Calexico - Garden Ruin

Garden Ruin, the fifth studio album (excluding the multitude of collaborations and tour-only releases) from Calexico, marks a musical departure for the Tuscon, Arizona based six-piece. Named after a town that is literally split in two by the California-Mexico border, their previous four releases have largely focused on the impact of cultural and economic collision on the lives of individuals in this region. This is represented musically in their fusion of American folk and alternative country with traditional Latin styles.

On their critically acclaimed 2003 release Feast of Wire, they expanded their sound, incorporating jazz, swelling, cinematic strings and ambient noise to create an album that managed to stylistically jump around but remained cohesive thanks in part to Joey Burns’ rich vocals and John Convertino’s evocative, versatile drumming. Convertino comments on the DVD that accompanies the special edition of Garden Ruin that on Feast of Wire, Burns would “try to sneak in a pop song, and I’d try to play the beat but I just couldn’t do it…The beat just felt like lead. But on this album I’m ready to play the beat”. Feast of Wire’s more structurally traditional moments turned out to be some of its highlights, with the stunning ‘Quattro’ and folky ‘Not Even Stevie Nicks’. On Garden Ruin, Calexico have scaled back their widescreen sound: there are no instrumentals or experimental noise passages, and apart from album highlight ‘All Systems Red’, all of the tracks clock in at under five minutes. The influence of foreign cultures still remains (especially on the brooding, dual-language ‘Roka’), but mostly this aspect of their music is subtly infused into a more mainstream folk-rock style.

Take opening track ‘Cruel’ as an example: its opening bars make it clear that the emphasis is on the ‘California’ part of their sound, with rapid acoustic finger-picking creating the necessary pace to convey the desperation in lyrics like “Torturous ways/ Whisper from the grave/ A slow spun song of distortion”. It is only at the dramatic high point of the song that the Latin influence comes to the fore, with a short burst of Mariachi horns accompanying Burns’ haunting harmonies. His is a voice that has become richer and more versatile with age, and his time collaborating with Sam Beam (Iron & Wine) seems to have influenced his vocals on ‘Panic Open String’, which is sung in a fragile, whispered fashion until Convertino’s drums whirl up like a storm and the fire returns to his voice.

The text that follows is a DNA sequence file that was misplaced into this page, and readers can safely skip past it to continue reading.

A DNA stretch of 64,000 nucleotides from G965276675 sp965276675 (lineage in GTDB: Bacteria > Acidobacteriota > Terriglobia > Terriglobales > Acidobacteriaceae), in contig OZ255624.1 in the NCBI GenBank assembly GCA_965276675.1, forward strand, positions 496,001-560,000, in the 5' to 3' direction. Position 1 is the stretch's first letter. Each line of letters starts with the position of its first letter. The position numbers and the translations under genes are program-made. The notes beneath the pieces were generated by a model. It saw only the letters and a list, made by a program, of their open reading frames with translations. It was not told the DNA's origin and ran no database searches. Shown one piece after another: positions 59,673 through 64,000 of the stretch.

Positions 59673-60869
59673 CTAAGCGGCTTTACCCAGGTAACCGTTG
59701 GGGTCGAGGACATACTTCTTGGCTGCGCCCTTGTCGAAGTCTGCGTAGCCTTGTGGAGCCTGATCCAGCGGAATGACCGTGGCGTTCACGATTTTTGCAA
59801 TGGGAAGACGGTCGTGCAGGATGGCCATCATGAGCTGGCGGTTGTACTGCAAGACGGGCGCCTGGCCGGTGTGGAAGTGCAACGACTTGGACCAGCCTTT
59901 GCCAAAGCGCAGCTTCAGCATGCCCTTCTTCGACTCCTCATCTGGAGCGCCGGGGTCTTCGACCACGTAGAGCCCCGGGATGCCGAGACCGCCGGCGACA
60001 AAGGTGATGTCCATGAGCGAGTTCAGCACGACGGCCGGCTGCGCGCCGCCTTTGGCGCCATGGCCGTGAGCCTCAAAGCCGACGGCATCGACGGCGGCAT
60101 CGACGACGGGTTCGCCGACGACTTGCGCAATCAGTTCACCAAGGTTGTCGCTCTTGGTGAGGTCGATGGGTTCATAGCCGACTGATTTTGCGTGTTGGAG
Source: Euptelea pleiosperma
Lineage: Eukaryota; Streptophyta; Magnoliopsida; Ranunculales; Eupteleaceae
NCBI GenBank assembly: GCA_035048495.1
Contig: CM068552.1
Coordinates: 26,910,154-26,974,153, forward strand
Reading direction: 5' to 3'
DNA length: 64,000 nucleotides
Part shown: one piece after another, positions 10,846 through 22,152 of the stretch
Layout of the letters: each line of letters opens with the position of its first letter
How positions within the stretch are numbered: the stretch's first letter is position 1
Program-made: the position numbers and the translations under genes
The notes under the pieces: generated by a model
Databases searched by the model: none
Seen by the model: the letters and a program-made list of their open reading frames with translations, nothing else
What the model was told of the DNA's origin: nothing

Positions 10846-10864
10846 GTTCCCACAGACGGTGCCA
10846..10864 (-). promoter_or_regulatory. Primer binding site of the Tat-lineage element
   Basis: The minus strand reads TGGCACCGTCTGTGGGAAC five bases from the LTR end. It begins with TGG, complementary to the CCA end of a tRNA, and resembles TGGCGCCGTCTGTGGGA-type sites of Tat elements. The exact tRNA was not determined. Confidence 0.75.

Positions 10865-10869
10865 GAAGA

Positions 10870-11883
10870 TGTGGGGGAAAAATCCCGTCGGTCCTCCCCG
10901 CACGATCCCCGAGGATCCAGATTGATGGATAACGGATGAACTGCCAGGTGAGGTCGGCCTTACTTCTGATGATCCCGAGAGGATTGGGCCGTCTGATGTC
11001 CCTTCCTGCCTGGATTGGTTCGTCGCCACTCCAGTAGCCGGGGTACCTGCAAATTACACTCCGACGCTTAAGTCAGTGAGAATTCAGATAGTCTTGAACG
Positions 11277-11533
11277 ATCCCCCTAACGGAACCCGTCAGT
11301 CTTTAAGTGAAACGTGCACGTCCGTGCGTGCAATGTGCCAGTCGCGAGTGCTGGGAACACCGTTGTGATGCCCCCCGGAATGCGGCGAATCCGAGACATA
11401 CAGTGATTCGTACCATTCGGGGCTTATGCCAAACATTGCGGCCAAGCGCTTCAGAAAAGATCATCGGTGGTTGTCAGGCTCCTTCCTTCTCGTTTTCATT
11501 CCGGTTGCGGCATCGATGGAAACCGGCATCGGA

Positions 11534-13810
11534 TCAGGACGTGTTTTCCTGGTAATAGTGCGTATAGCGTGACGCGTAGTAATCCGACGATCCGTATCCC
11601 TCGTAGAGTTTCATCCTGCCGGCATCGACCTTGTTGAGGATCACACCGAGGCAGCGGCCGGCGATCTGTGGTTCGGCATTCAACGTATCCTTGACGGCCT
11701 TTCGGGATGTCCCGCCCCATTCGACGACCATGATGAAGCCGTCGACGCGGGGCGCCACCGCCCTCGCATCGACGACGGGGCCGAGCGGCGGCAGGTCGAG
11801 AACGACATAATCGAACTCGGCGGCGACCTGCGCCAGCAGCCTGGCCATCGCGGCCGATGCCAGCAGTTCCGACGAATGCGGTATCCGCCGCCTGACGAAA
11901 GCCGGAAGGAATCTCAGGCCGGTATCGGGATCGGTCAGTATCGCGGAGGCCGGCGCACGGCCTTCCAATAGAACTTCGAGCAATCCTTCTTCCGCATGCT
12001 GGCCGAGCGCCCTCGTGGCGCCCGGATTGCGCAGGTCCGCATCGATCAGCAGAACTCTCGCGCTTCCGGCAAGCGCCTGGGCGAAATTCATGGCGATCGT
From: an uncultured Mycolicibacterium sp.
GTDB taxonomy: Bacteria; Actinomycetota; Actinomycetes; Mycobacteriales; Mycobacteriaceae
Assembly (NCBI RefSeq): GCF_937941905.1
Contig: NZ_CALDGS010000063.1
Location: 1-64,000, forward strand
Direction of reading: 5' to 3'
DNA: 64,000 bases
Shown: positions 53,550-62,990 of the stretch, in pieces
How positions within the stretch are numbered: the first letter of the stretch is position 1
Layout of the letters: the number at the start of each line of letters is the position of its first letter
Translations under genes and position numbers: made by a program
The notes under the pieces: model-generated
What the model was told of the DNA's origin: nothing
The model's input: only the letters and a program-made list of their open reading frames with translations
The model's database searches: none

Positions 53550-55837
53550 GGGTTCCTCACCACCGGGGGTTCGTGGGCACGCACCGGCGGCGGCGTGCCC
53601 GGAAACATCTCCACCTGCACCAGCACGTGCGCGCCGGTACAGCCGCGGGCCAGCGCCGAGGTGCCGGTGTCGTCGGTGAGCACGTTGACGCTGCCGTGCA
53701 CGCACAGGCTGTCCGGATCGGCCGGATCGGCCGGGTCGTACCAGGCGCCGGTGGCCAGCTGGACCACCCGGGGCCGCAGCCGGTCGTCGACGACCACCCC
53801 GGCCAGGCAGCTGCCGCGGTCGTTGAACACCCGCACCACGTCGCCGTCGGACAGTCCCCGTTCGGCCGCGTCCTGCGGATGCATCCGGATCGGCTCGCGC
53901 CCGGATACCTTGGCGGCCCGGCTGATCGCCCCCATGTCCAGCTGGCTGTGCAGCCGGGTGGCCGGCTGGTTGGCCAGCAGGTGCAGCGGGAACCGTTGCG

The most revelatory and dramatic moments on Garden Ruin come when Calexico take a more direct approach to creating tension and atmosphere. Distorted guitars and a classic rock beat are mixed with swirling cello on ‘Deep Down’, while the impassioned vocals and immediacy of alt. country foot-stomper ‘Letter to Bowie Knife’ mark it out as instant favourite. As great as these moments are however, they pale in comparison to album closer ‘All Systems Red’, one of the greatest songs in Calexico’s oeuvre and a moment that feels like it has been a long time coming. Lyrically, Burns moves away from the politics of the South and paints in broader strokes that hint at the paranoia and desperation felt across contemporary America, referencing Bob Dylan’s ‘Chimes of Freedom’ and how distant they feel to him now. He suggests that in order for these chimes to be heard again, change needs to come. He wants to “tear it all down and build it up again”; a sentiment I’m sure many people will sympathise with. Of course, these powerful words would be nothing without the right accompaniment. Fortunately, ‘All Systems Red’ is the highpoint of Calexico’s experiments with the quiet/loud dynamic on the album, starting out hushed and building to one of the most stunning, epic climaxes I’ve heard in a long time. It stands as proof that forty years after the vogue for protest singers, there is still a need for music charged with political commentary, especially when it’s as eloquent and spine-tingling as this.

Moving away from the experimentation that characterised their earlier work was always going to be a risk for Calexico, but for the most part it pays off. The short, simple bursts of folk ‘Bisbee Blue’ and ‘Yours and Mine’ aren’t particularly groundbreaking and neither track stands out as a highlight, but they’re pleasant enough and coming early in the running order may help Garden Ruin serve as the ideal entry point for newcomers to Calexico. Their dusty, culturally diverse world is definitely one worth entering.




out of 10
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